8. You’re Quality-Driven
If you’re a CAD or BIM manager, nothing is ever going to be better than the quality you make it. “You want to embed quality into everything you do, as if your name is all over it,” says Kiker. Do it right the first time and avoid “do overs” where you have to go back and re-do something all over again. Avoid the attitude of “I can just fix it/finish it later.”
9. You Know how to Document Everything
Whether its developing cheat sheets or creating documentation for non-support staff, understand that everything that is done in a shared environment needs to be documented, shared, stored, and secured.
10. Reports Matter to You
Akin to communication, but a more formal process of letting stakeholders know where they stand. The big one to pay attention to here is notifying management about delays and roadblocks - report the positive, but report the negative as quickly as possible too.
11. You Always Have a Plan B
Before you start a project, have a clear back out strategy so that you can quickly develop options if things derail and know when to put plan B into action.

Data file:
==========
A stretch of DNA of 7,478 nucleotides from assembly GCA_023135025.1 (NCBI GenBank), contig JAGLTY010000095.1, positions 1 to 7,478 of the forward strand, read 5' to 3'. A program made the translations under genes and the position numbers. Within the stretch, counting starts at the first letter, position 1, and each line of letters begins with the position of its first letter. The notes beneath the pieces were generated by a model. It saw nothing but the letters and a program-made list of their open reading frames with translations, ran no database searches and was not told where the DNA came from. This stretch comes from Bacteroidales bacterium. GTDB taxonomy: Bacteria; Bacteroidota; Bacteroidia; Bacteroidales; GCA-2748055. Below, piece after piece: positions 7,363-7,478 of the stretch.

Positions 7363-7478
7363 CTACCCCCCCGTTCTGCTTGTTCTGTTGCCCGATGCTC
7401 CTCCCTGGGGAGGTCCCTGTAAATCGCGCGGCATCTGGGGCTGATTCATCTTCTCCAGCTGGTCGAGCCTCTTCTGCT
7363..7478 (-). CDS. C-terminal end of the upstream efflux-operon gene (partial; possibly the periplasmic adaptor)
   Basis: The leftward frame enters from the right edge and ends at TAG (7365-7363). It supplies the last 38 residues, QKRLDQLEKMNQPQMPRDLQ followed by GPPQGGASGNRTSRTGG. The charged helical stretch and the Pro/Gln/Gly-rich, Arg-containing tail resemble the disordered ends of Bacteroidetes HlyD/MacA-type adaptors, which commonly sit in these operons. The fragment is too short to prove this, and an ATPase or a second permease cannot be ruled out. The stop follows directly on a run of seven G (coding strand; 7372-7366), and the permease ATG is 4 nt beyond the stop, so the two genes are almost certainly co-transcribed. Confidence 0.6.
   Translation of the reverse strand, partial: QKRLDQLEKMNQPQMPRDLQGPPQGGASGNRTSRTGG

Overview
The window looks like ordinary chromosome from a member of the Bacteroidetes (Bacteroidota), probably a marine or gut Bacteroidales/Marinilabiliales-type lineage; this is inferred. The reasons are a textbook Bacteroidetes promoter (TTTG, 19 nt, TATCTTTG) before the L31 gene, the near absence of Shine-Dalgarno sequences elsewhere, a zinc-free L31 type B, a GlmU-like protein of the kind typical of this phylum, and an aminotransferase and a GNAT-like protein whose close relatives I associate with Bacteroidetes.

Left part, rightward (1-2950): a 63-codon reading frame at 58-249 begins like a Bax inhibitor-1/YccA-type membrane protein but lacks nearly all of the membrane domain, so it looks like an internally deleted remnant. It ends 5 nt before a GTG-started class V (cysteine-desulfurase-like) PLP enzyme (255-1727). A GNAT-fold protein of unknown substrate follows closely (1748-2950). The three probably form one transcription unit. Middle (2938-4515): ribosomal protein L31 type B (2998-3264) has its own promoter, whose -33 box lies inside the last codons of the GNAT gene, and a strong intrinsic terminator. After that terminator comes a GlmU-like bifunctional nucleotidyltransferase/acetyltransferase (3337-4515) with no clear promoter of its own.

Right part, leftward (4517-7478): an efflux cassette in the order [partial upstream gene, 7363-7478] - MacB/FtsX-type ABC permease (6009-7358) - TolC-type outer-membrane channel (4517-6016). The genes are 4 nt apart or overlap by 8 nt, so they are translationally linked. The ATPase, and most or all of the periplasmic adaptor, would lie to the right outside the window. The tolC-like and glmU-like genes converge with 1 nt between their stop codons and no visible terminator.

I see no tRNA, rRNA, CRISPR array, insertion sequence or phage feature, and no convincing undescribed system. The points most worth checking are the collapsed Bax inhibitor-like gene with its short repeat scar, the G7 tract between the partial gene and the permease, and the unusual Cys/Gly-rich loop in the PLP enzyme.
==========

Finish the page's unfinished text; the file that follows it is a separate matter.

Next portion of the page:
12. You’re a Team Player
A team player doesn’t just communicate, they work well with others, hand off work, delegate, deliver on time and report progress. Kiker offers some tips on team work here.
13. You Innovate
Think about new tools and methods that might improve your organization. Could you combine existing processes and methods into new approaches?
14. You’re Dedicated
To put it simply, you are all about completing tasks and projects 100%. You avoid re-work or returning to uncompleted work and stay focused on a task/problem until it’s done.
15. You’re Flexible
Close to dedication, this is about being ready and willing to change direction on short notice. It also goes back to the importance of not ignoring routine tech support issues or the needs of users.
16. You’re Passionate
This comes from a love of what you do – the technology, CAD and BIM, and vigorous and optimistic attitude to work.
17. You’re Productive
The cousin of proactive, you look for ways to increase output, avoid unnecessary steps, save time and seek to do the same for others.
18. You’re Humble
You admit mistakes, own errors, share successes, and are confident but not to the detriment of the skills and contributions of others.
19. You’re Teachable
You may be a manager but you’ve still got things to learn. Show your willingness, admit your shortcomings and do something about them.
20. Deadlines Drive You
Can you set realistic delivery dates and meet or beat them? What about being humble or communicative enough to let stakeholders know if a deadline is slipping as soon as you become aware of it? Being deadline driven is a key trait.
Didn’t check off all the boxes? Don’t worry. The list is just a guideline and something to strive for.
If you want to make your own list and match the skills you need to perfect these characteristics and build out your strengths, check out Kiker’s training here (if you want the quick version, download the free handout).